Drevo Calibur 71-Key Mechanical Keyboard Overview
When you first get your eyes on this keyboard you are probably going to say, “damn this thing is small”. That’s exactly how I felt when I took it out of the box. The keyboard has official dimension of 348 mm x 101 mm x 36 mm (LxWxH) and weighs in at 600g. As I mentioned this keyboard is even smaller than Tenkeyless keyboards, it basically has the same design, but without the function row.
Now that function row is not completely gone, the top row of the keyboard has alternative functions for F1-F12 that are enabled when you press and hold in the FN key on the keyboard. As you can see we have the white version of the keyboard, which features white keycaps and a silver aluminum top piece. Drevo also offers this keyboard in a black version if all-white is not your thing. The keyboard does have some nice weight to it and doing a simple bend test there is no flex in the keyboard at all.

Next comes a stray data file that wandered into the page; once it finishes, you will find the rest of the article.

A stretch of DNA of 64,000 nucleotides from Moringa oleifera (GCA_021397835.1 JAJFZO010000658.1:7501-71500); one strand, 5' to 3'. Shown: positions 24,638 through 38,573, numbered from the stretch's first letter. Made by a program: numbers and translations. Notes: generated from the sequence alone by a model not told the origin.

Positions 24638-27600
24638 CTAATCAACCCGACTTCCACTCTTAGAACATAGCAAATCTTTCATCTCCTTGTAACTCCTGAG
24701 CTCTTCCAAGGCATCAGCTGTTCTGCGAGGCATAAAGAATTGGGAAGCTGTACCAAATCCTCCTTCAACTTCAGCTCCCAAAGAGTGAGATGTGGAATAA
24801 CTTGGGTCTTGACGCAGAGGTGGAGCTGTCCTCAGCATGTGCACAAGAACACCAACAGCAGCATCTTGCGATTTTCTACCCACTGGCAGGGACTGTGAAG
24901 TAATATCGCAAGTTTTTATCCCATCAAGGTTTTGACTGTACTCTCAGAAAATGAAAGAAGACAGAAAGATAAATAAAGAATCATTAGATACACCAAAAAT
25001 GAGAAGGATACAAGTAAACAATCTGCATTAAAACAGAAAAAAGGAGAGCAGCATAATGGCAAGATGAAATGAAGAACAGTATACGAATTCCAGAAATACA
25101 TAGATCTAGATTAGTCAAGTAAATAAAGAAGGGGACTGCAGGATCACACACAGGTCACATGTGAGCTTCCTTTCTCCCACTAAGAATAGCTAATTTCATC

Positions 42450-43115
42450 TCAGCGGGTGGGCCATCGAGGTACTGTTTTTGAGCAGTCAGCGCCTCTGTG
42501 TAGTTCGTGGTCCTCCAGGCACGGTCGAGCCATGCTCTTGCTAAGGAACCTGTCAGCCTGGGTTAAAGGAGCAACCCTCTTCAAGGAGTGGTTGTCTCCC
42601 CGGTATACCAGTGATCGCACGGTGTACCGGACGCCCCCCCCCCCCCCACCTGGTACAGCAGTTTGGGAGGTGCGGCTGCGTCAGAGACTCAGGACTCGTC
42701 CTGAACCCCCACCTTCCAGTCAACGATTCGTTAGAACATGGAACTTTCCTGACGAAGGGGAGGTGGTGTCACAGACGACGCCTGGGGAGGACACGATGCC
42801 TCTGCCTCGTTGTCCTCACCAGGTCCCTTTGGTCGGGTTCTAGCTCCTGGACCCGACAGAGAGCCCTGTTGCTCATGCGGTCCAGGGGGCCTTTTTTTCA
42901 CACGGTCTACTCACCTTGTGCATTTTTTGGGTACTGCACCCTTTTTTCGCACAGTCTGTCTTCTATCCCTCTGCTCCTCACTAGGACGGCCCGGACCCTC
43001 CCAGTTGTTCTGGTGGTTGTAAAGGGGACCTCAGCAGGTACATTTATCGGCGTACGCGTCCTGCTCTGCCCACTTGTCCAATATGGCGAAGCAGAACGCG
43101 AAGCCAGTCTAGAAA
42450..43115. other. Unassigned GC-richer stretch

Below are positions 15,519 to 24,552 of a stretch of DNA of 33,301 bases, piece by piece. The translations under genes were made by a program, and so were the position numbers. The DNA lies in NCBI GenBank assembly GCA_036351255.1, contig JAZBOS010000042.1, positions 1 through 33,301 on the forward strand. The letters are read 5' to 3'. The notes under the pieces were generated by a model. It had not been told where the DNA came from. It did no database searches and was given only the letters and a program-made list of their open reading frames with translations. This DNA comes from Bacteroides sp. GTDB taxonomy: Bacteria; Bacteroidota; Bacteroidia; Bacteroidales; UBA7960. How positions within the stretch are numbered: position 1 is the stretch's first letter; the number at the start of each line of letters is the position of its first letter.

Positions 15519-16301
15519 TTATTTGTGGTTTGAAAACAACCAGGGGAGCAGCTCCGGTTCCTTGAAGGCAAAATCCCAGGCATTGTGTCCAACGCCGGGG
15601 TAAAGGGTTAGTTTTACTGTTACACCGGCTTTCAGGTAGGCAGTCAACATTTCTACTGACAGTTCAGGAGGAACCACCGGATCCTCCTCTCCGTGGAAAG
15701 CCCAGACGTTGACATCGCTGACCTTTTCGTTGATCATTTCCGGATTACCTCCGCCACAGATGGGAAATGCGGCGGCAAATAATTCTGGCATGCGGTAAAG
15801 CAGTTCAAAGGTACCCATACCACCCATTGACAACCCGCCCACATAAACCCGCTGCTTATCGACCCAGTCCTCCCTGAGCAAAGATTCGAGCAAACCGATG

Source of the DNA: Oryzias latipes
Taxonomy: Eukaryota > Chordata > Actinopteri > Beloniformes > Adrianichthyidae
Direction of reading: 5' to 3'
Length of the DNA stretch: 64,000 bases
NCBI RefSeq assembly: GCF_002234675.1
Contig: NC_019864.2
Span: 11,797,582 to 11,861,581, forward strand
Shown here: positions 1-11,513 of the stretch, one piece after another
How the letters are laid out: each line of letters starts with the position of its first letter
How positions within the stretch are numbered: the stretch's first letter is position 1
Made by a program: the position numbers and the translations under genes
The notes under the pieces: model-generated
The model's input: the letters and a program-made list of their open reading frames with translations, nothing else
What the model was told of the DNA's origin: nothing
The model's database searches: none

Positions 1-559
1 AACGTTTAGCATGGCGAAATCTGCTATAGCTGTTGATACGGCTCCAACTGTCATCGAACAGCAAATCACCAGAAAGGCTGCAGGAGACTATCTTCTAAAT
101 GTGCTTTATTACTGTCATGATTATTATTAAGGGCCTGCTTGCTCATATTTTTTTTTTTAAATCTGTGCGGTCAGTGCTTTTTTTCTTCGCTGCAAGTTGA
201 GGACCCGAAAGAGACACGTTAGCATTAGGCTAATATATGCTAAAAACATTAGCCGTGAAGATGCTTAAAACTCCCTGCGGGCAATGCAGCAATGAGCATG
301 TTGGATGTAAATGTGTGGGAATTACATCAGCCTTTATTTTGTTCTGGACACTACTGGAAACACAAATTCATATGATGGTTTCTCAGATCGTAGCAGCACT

Removing the keycaps we can see that we do have true mechanical switches here, the blue variety, but Drevo does offer the keyboard in black, brown, and red versions as well. The switches are branded as Drevo switches, but we’ve seen reviews that say the switches are made by Outemu and even Kailh. Both of those are lower-cost alternatives to Cherry’s MX mechanical switches and mimic the same feel and sound of those switches. So the blue’s we have here have a nice tactile bump when they are pressed and a pretty loud audible click.
I think one of the best features of this keyboard are the keycaps. On most keyboards you will find ABS keycaps, but thicker and more durable keycaps. These are immediately noticeable when you start typing on this keyboard. I’ve read other reviews that say these are PBT doubleshot keycaps, although they do not seem as high quality as the PBT keycaps we saw on Cooler Master’s Masterkeys PBT decks. They do however feel much better than normal ABS keycaps.
Flipping the keyboard over we have see six rubber feet that will keep the keyboard in place when you are typing / gaming. There are also two pop-out feet to give you a better angle for typing. There is a small switch on the back of the keyboard that will switch between wired USB mode and Bluetooth mode.
Taking a look at the keyboard from the side we can see how the keys are aligned. From the bottom the first three rows angle down, while the last two are slightly angled up. Wit the pop-out feet engaged you can make the angles more extreme, I actually prefer typing on the keyboard with the pop-out feet engaged.